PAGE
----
Hardware Retailing magazine is the pre-eminent how-to management magazine for small business owners and managers in the home improvement retailing industry.
Issue link: http://hardwareretailing.epubxp.com/i/801789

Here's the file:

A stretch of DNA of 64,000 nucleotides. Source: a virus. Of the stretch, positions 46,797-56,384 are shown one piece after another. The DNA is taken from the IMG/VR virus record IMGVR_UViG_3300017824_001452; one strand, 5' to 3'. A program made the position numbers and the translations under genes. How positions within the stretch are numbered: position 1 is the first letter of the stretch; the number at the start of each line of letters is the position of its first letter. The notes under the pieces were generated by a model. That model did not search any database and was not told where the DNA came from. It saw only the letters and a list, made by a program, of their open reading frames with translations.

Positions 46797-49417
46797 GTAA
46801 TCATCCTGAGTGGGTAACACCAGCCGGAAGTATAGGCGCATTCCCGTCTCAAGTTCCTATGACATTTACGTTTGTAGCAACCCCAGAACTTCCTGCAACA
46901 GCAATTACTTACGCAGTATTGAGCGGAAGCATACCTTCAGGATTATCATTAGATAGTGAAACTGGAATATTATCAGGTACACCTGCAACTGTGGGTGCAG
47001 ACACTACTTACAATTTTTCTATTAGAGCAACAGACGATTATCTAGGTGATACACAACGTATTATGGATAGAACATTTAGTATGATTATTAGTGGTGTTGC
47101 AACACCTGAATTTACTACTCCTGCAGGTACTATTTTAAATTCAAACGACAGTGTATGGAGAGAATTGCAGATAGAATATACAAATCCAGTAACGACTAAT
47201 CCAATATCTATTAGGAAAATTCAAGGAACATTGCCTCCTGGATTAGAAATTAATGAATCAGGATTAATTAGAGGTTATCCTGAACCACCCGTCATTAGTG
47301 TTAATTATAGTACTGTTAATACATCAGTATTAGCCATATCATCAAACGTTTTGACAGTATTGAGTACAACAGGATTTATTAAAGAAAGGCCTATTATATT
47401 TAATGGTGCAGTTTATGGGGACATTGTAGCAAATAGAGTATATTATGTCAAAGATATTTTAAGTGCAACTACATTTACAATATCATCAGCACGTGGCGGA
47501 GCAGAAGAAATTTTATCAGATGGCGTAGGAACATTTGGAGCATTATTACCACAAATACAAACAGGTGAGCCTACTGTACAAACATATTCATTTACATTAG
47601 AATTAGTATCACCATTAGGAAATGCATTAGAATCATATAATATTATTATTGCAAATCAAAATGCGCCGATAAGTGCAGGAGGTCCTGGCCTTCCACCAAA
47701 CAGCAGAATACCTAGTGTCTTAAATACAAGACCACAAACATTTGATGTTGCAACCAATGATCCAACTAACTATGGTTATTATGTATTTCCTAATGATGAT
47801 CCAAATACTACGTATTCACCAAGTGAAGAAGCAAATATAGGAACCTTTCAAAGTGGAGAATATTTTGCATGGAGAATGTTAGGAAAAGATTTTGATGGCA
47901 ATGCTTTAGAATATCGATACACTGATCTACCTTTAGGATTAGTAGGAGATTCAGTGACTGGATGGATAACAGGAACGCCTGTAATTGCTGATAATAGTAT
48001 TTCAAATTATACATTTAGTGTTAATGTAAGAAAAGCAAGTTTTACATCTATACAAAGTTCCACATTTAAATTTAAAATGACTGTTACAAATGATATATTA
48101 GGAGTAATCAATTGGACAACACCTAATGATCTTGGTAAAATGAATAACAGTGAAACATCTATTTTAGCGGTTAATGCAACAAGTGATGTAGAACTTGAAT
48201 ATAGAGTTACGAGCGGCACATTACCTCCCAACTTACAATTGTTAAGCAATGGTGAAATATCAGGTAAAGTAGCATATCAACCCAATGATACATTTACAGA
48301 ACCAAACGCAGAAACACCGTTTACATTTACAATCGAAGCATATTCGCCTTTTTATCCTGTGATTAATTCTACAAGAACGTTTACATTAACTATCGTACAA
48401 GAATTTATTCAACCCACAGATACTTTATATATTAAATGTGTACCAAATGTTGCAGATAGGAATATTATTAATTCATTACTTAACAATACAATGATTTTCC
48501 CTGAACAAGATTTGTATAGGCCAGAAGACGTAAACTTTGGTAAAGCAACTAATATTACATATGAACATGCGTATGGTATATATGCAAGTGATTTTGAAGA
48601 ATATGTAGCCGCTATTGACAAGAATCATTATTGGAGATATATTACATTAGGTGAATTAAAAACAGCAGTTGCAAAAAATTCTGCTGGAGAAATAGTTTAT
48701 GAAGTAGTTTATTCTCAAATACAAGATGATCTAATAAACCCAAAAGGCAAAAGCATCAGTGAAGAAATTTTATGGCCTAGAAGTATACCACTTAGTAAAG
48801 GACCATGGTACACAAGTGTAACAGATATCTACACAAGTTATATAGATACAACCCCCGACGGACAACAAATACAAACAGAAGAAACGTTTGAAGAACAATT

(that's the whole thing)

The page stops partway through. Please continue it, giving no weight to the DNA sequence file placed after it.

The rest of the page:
• Store Location Ellwood City, Pennsylvania. This is the first store the Posts purchased in 1991. The town is rural, with farmers making up a large portion of the customer base. A warehouse behind the building houses many of the rental items used by all locations. • Challenge The salesfloor at Ellwood City is long and narrow. There's an expansion at the back with fishing equipment and pet supplies, as well as the core rental category. But the chief challenge for store manager Steve Lemanski is finding ways to utilize the store's limited space to stock more merchandise. The salesfloor also offers few opportunities for traditional impulse merchandisers such as endcaps, dump bins or bulk displays. He doesn't want to waste floor space, but he also doesn't want the store to feel too crowded. • Strategy When Lemanski thinks about driving sales through merchandising, he relies on his creativity. Before coming to T & M, he worked for both Home Depot and Lowe's, so he was accustomed to working with the space of a big box. His strategy for the Ellwood store focuses on driving more impulse sales and tapping into the creativity of his staff. Cut the crowding with narrow shelves. Near the front of the store, Lemanski wanted a way to increase his shelf space while also promoting his housewares department and some seasonal goods. Since the area he had in mind didn't have enough space for traditional retail shelving, he set up two back-to-back rows of narrow, open metal shelving, the type typically sold for home organization. He stocks both housewares, such as kitchen totes, along with seasonal items, such as portable heaters. "The shelves are shallow and don't take up as much space as a typical gondola, but they can still hold a lot of merchandise," he says. "I'm able to make good use of what was otherwise dead space. It's allowed us to add another 40 linear feet of merchandise to the front of the store." Since the shelves are near the front of the store, every customer will see them. Most of the items on these shelves are those customers might not expect to see in his hardware store, giving them a new reason to come back. Your staff's got talent. Lemanski doesn't try to come up with all of the good ideas on his own, either. He encourages his staff to contribute. One of his employees, for example, uses her creativity to make unique lamps Lemanski places strategically in visible locations to grab shoppers' attention. They are usually Pinterest-inspired projects that are easy for customers to replicate or even purchase. HARDWARE RETAILING | April 2017 50 Solutions for Crowded Spaces Narrow metal racking is the solution for filling a space in the store that was too narrow for standard metal gondolas.